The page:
In keeping with their low-maintenance vibe, solar panels fare pretty well in the snow, too. In most cases, since solar panels tend to be installed at an angle and produce a small amount of heat, any snow should fall off your roof regularly. In some cases, it might take a few days after snowfall for your array to clear itself. But if you’re grid-tied, this shouldn’t be too much of a problem as you will have access to backup energy. In especially cold conditions, however, your panels might need a helping hand to keep producing that sweet, sweet electricity.
This helping hand can come from you, but would require some risky behavior (e.g. climbing atop an icy roof, causing a small but deadly rooftop avalanche, etc.). Obviously, not recommended. Instead, you might consider integrating some snow clearing technology. Systems are now available which sense winter precipitation and redirect the necessary amount of panel production toward clearing snow, frost, sleet, and ice from your array.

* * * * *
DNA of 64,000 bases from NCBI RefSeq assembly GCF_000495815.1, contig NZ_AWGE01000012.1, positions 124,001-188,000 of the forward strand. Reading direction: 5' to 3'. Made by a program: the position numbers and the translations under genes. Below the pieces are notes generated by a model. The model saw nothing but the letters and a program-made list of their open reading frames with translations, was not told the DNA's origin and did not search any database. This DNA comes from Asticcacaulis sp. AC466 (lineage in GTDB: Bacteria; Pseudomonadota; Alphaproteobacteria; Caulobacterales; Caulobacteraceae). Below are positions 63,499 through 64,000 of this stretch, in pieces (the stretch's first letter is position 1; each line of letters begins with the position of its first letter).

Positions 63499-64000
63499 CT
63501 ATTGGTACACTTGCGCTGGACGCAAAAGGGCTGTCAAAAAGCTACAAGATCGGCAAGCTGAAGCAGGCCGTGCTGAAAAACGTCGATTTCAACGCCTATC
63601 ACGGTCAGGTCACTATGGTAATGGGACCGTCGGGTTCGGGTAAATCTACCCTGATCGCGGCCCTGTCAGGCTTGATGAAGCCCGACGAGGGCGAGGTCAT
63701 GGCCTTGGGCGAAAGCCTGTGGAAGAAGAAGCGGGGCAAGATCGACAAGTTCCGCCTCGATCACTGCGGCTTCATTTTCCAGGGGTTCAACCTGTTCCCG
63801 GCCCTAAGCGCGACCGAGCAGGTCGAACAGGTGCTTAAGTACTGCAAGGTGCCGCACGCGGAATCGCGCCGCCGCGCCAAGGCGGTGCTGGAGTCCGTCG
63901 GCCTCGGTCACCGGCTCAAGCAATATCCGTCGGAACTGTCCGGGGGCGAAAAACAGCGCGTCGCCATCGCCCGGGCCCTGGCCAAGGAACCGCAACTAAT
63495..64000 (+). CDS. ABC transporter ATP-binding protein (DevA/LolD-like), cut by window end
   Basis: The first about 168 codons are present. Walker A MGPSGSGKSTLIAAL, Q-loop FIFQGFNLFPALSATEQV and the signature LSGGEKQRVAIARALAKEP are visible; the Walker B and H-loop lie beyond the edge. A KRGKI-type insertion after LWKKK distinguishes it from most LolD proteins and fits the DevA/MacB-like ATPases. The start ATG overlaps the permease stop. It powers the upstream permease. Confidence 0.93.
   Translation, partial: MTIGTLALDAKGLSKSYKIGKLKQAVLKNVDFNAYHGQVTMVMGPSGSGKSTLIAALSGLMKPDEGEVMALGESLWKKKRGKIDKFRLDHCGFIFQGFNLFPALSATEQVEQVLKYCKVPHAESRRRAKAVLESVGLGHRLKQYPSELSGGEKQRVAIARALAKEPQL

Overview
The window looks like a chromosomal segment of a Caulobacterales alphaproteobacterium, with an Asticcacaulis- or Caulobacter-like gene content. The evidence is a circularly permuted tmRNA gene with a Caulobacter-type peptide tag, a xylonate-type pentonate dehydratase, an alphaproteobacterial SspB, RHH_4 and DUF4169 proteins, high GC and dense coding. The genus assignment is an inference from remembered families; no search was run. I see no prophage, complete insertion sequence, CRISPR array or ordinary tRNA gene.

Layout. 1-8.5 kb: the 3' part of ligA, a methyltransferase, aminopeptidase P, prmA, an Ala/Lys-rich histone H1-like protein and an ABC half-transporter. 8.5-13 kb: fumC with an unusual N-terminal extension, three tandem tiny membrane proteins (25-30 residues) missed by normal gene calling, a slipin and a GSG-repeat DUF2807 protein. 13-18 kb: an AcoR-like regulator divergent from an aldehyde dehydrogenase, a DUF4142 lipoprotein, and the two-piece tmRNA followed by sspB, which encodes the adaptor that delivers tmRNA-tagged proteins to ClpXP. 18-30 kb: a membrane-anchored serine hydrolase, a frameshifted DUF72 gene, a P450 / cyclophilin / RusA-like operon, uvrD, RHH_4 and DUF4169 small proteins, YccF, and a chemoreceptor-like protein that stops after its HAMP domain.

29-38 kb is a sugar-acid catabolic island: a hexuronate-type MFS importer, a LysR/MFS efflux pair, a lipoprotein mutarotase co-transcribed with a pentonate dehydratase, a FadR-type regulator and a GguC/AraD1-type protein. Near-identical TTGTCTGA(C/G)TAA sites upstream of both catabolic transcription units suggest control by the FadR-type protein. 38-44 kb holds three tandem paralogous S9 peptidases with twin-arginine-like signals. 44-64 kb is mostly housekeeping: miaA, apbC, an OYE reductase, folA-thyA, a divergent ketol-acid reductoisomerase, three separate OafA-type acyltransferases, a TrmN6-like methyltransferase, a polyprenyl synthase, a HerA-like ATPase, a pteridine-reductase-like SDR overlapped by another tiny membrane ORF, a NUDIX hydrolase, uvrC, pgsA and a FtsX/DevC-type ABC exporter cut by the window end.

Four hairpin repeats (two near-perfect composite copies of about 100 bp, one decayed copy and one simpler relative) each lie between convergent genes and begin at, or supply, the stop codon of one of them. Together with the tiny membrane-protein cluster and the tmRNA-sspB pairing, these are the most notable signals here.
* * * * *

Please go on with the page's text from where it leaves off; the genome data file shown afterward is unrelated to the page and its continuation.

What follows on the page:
For the most part though, snow shouldn’t be a problem, as snow will slide off your solar panels more easily than it does your roof. Of course, if you aren’t convinced, ask a solar installer in your area about your concerns.
Worried about your solar panels in wind? Again, not a problem. Panel fixtures are designed to withstand extreme weather conditions, including high wind loads. Just take a look at the picture below. Despite much of the roof having been ripped away by hurricane winds, these solar panels in Florida were designed to hang tough and did just that.
The only thing you have to worry about with wind is flying debris. Be sure to clear any obstructions off of your solar panel regularly, as they could reduce your solar array’s efficiency.
With proper installation, solar panels can withstand nearly every weather condition, from the everyday to the extreme, while requiring very little maintenance on your part. Our trusted installers will ensure that your array is mounted securely and prepared for whatever your local environment can throw at it. The rest is up to you (and luckily, that’s almost nothing!).
Last modified: June 27, 2019